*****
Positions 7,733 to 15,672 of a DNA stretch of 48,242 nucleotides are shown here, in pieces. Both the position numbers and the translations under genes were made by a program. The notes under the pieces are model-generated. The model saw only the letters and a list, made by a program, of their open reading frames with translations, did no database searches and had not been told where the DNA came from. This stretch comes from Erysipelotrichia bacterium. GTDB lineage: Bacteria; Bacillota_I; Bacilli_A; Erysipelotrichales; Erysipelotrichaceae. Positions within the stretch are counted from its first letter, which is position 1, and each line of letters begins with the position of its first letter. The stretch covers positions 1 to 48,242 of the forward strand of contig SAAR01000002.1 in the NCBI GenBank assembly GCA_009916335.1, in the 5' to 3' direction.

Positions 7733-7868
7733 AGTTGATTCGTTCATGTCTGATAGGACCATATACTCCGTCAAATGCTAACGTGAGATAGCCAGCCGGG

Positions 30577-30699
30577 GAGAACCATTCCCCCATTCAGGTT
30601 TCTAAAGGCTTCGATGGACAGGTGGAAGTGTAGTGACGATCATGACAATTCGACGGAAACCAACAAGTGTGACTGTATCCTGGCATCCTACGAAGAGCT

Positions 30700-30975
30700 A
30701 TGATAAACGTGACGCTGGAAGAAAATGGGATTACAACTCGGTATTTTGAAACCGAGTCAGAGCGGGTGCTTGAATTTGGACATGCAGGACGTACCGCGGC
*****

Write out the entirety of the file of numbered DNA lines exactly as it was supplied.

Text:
Positions 7,733 to 15,672 of a DNA stretch of 48,242 nucleotides are shown here, in pieces. Both the position numbers and the translations under genes were made by a program. The notes under the pieces are model-generated. The model saw only the letters and a list, made by a program, of their open reading frames with translations, did no database searches and had not been told where the DNA came from. This stretch comes from Erysipelotrichia bacterium. GTDB lineage: Bacteria; Bacillota_I; Bacilli_A; Erysipelotrichales; Erysipelotrichaceae. Positions within the stretch are counted from its first letter, which is position 1, and each line of letters begins with the position of its first letter. The stretch covers positions 1 to 48,242 of the forward strand of contig SAAR01000002.1 in the NCBI GenBank assembly GCA_009916335.1, in the 5' to 3' direction.

Positions 7733-7868
7733 AGTTGATTCGTTCATGTCTGATAGGACCATATACTCCGTCAAATGCTAACGTGAGATAGCCAGCCGGG

Positions 30577-30699
30577 GAGAACCATTCCCCCATTCAGGTT
30601 TCTAAAGGCTTCGATGGACAGGTGGAAGTGTAGTGACGATCATGACAATTCGACGGAAACCAACAAGTGTGACTGTATCCTGGCATCCTACGAAGAGCT

Positions 30700-30975
30700 A
30701 TGATAAACGTGACGCTGGAAGAAAATGGGATTACAACTCGGTATTTTGAAACCGAGTCAGAGCGGGTGCTTGAATTTGGACATGCAGGACGTACCGCGGC